06 June, 2011

Lots of Foot Traffic at our SIP


Went through most of the ounce of the humbug wool while spinning in public (SIP) at the farmers' market Saturday.

We got a lot of foot traffic and inquiries at our guild booth.  Wish I'd brought more fibre festival brochures to give out.

We had four spinning wheels and my drop spindle going.  Our display table was covered in a wonderfully fuzzy hodgepodge of assorted fibres, skeins, mitts and other small handspun accessories, and a beaded Citron shawl.

Spinning yarn outside with friends is pretty good.  There was music from an acoustic band.  We had grass underfoot and trees ringing the area around us.

When you take yarn spinning outside, you have to talk about the weather.  The temperature started out okay, fortunately, although it rose to 26 C / 80 F by midday when the market closed.  We had a canopy over us shielding us from the sun which made a great deal of difference to our comfort.  With SIPs in Virginia, there's a slim window of weather where we're able to spin, where our fingers aren't either too chilly or too sticky from humidity and heat to draft fibre.

Enough talking about the weather.  You are waiting for me to tell you stories about the people we met.  They asked the usual questions.  As you might expect at a farmers' market, folks were interested in fibre as a useful product of nature.  Some of them showed ambition beyond what we have ourselves.  We were asked, "I've planted cotton on my property and wish to learn how to spin it, can you advise me?" and "I plan to get a small flock of sheep for meat and wool, what breed do you recommend?"  I could joke that one reason our little group of volunteers has time to demonstrate handspinning in public is because we are not spinning fine cotton yarns and managing flocks of fibre animals.  Probably a truer reason is because we like a good SIP.  You make time for what you like to do.  Other members of our guild do spin cotton and raise sheep–or alpacas, cashmere goats, and angora rabbits.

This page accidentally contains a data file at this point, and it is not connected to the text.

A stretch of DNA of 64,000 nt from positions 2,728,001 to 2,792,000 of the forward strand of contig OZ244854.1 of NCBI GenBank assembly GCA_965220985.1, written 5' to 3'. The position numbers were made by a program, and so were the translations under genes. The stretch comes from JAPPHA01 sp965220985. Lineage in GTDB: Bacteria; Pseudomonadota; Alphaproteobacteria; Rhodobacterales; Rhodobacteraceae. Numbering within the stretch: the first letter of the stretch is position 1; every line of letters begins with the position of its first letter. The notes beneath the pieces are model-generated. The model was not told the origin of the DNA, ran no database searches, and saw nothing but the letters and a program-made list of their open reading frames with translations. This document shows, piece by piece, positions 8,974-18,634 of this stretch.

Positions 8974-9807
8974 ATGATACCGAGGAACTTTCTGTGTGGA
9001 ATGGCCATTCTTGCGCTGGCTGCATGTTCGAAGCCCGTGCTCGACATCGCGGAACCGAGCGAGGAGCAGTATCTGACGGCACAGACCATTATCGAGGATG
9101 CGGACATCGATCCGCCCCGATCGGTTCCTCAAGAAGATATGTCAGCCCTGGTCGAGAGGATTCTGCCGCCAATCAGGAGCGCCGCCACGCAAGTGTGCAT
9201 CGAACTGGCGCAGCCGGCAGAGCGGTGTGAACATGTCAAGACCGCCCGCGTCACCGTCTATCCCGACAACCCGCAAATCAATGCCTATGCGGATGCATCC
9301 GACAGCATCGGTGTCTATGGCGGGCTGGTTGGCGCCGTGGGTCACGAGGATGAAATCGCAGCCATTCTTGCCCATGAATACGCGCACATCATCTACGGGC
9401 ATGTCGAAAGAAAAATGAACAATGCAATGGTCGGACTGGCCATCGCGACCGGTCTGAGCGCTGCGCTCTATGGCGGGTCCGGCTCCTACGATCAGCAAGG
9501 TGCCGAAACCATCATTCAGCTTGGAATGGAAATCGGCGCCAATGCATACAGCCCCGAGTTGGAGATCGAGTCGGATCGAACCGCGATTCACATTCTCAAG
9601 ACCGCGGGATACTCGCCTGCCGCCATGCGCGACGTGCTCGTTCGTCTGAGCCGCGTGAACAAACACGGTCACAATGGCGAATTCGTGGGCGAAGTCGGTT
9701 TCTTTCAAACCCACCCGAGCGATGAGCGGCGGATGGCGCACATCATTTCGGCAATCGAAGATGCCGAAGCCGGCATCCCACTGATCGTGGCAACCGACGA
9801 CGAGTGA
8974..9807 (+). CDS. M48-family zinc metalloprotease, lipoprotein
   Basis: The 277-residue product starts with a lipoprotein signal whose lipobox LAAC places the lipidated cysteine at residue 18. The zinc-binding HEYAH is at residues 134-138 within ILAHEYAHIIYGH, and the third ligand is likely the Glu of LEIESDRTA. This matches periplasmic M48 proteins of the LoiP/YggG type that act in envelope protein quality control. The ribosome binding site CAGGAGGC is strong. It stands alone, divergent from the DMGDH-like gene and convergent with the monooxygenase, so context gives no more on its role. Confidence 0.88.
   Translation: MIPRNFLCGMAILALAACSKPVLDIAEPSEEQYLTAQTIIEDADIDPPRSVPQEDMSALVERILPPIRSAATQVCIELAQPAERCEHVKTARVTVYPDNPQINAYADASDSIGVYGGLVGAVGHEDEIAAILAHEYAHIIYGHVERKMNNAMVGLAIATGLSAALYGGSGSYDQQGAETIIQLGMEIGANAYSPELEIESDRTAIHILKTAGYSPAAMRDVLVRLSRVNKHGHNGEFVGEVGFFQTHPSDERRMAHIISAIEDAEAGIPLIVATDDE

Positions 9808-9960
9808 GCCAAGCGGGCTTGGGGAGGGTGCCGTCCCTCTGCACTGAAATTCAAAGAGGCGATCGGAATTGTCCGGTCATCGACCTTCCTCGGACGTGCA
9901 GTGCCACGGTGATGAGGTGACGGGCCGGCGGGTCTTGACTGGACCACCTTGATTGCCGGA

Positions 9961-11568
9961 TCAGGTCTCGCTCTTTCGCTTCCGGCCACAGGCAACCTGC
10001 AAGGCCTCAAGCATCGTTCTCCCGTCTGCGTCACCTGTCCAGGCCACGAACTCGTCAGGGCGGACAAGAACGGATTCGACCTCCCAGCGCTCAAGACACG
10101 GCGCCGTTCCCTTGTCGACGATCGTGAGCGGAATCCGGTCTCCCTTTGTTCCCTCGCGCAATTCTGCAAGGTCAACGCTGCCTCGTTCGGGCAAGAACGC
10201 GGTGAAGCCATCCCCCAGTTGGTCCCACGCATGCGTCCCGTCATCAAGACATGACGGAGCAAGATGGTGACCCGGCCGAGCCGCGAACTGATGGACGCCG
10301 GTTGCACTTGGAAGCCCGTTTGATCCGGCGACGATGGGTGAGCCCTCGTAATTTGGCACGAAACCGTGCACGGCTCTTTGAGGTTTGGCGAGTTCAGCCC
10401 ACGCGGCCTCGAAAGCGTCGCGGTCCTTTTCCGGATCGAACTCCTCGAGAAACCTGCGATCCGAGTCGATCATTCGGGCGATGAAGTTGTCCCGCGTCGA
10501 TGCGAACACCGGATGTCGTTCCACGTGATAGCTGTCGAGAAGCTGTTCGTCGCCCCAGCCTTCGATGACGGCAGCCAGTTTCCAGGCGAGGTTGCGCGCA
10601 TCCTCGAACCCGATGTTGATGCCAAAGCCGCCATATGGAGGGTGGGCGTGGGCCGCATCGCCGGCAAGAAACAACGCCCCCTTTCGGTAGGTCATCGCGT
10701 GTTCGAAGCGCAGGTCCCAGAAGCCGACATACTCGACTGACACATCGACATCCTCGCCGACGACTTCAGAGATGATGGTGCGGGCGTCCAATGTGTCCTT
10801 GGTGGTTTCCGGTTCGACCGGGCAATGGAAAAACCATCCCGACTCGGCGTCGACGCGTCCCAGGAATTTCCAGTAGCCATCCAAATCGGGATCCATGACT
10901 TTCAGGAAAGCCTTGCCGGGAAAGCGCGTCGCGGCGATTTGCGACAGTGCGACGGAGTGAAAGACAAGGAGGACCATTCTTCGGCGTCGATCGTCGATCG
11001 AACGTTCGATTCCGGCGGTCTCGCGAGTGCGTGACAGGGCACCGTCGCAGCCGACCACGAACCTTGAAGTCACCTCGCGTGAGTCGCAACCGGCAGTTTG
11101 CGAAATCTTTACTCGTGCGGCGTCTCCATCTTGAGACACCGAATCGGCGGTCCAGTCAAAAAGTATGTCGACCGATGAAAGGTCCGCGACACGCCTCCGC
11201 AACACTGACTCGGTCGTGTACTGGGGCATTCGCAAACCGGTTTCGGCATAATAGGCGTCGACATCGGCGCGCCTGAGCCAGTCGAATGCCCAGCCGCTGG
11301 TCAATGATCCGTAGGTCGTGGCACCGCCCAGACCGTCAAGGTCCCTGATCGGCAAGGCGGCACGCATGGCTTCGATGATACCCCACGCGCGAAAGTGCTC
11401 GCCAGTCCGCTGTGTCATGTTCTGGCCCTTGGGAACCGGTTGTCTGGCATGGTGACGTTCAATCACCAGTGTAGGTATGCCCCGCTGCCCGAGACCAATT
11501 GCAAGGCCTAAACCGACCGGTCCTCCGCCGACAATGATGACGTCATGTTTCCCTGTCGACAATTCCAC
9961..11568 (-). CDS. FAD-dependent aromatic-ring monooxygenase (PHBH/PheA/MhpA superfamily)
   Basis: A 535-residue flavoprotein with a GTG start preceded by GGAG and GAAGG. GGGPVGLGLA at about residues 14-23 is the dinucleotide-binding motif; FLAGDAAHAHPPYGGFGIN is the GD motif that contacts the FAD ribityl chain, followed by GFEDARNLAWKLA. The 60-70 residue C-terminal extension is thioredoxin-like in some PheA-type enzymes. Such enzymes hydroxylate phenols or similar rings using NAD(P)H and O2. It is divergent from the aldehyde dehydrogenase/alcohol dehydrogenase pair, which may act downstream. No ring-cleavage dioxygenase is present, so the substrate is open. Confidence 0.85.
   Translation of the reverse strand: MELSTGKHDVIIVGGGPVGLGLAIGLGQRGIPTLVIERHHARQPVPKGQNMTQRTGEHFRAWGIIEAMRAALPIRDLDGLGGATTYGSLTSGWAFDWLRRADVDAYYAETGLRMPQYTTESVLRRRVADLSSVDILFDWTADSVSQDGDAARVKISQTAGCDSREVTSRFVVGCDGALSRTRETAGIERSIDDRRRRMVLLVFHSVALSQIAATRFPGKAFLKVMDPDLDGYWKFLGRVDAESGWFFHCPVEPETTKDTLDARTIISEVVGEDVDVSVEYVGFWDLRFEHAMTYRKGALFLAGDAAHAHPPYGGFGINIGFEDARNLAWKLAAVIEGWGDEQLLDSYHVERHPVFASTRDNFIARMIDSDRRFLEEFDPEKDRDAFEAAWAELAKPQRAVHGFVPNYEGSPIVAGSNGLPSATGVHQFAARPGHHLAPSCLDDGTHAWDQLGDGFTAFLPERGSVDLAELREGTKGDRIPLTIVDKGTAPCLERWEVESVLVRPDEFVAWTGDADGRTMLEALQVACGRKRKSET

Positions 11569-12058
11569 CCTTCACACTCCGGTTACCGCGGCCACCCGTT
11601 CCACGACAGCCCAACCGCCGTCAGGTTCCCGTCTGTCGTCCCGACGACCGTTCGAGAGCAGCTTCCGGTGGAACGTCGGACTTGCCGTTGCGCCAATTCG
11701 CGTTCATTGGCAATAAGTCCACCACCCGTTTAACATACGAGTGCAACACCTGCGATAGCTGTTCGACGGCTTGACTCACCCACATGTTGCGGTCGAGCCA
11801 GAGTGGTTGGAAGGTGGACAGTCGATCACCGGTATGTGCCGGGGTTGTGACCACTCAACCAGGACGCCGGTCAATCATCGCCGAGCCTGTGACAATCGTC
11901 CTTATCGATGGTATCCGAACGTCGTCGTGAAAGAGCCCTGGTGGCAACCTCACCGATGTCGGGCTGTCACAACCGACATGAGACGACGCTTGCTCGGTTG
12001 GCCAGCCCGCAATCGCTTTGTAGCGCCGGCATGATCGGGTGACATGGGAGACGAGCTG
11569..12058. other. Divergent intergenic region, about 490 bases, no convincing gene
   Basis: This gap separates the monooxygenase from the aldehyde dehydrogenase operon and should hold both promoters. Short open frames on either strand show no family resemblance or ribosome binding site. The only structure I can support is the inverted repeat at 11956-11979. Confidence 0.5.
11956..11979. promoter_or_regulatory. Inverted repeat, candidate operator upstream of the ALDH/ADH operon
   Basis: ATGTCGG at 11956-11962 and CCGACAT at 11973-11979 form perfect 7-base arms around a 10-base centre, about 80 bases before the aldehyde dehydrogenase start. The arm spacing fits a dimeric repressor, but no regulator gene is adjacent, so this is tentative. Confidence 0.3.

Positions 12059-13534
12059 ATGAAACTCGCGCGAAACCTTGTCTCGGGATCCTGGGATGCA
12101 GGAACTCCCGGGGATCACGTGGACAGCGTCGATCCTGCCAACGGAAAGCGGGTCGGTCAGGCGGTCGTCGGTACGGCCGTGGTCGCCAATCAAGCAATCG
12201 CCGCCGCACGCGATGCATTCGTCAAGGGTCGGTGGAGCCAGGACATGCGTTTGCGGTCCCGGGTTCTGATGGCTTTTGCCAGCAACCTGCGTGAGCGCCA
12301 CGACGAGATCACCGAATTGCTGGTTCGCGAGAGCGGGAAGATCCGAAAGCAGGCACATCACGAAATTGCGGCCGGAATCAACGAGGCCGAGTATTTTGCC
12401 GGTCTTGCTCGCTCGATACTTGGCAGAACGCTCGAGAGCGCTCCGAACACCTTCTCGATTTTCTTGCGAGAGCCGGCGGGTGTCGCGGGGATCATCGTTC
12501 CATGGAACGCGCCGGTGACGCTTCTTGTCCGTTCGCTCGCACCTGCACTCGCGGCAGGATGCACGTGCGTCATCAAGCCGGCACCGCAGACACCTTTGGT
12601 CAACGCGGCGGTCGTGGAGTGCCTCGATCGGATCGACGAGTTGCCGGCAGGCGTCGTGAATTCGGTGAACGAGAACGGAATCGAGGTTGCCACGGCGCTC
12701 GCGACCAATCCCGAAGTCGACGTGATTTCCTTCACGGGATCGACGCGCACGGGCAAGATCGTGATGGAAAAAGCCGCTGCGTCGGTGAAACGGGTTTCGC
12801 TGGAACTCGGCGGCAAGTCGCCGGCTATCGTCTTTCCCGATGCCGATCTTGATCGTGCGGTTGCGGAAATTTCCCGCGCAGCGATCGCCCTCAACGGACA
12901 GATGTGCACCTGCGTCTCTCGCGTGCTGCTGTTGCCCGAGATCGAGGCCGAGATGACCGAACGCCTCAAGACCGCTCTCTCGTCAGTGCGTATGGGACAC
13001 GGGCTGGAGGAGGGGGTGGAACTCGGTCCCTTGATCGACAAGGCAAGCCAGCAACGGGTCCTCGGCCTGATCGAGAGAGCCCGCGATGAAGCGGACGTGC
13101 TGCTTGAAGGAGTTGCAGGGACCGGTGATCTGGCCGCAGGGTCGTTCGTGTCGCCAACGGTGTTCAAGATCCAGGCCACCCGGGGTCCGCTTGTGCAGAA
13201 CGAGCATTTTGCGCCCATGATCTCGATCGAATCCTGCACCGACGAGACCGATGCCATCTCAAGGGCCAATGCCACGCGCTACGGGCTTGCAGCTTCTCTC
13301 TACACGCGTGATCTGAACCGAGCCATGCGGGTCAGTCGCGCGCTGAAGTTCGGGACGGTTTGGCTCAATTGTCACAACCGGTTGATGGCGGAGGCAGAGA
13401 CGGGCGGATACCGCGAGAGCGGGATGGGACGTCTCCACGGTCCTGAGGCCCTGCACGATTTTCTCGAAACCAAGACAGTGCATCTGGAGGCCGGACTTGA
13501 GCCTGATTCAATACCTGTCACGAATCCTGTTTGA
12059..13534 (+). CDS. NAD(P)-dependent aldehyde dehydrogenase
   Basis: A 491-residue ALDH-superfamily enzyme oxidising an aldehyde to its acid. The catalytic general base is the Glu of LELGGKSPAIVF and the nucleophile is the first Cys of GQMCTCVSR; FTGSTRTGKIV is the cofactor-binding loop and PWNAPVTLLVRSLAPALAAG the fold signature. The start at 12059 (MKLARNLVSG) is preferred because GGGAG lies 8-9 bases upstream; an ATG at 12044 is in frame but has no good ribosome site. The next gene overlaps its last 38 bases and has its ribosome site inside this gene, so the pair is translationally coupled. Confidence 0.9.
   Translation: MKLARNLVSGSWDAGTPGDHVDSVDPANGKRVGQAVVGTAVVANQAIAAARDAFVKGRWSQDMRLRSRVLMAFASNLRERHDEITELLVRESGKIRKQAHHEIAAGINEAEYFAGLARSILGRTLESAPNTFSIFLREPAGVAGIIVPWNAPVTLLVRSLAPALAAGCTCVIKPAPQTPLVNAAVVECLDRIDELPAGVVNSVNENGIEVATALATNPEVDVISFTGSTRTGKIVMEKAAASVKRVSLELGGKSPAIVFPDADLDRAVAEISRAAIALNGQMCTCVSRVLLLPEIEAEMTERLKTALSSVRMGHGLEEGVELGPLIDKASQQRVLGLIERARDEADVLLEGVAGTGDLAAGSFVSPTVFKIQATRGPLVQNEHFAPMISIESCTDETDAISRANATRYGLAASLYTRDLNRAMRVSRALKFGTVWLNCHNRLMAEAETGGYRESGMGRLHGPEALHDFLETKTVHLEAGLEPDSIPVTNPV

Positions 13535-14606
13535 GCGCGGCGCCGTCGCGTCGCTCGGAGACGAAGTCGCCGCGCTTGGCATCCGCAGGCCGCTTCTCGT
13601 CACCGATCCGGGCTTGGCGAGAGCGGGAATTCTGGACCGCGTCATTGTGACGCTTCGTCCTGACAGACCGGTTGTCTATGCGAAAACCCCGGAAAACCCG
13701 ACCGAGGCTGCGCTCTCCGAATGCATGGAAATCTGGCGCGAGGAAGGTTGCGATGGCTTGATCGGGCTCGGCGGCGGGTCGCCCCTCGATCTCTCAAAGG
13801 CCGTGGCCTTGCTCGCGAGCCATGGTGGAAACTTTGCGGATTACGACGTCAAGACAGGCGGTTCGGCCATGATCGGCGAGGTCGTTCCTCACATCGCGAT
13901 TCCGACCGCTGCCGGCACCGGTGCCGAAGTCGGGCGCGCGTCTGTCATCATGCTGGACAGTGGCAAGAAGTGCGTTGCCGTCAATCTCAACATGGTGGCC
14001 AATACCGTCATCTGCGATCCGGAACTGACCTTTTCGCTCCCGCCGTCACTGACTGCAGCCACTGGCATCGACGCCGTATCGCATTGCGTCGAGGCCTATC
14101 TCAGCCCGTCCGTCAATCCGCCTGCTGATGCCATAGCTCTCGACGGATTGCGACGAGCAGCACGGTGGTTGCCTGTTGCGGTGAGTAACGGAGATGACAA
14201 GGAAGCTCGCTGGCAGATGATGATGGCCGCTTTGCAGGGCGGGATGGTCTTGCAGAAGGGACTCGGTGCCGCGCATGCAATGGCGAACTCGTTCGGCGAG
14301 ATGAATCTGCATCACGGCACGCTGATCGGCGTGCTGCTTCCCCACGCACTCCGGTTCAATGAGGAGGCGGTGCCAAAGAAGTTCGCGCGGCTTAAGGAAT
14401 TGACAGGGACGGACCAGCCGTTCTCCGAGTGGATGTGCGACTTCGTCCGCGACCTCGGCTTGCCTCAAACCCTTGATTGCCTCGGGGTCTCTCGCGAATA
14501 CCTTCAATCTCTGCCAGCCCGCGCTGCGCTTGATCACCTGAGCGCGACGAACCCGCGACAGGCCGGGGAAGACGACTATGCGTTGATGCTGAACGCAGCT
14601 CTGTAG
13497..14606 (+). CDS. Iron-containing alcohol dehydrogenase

A man at the farmers' market told me there was an alpaca farm near his place and then one day the alpacas and the owners were gone and a foreclosure notice went up.

There was a woman who came and talked to us, a knitter whose voice had a trace of an English accent.  She said that in England everyone used to knit but they didn't teach it in schools, and you would knit because a sweater was too expensive to buy.  I've never known a world where a sweater was too expensive to buy.  Certain sweaters, yes.  Sweaters as a category, no.

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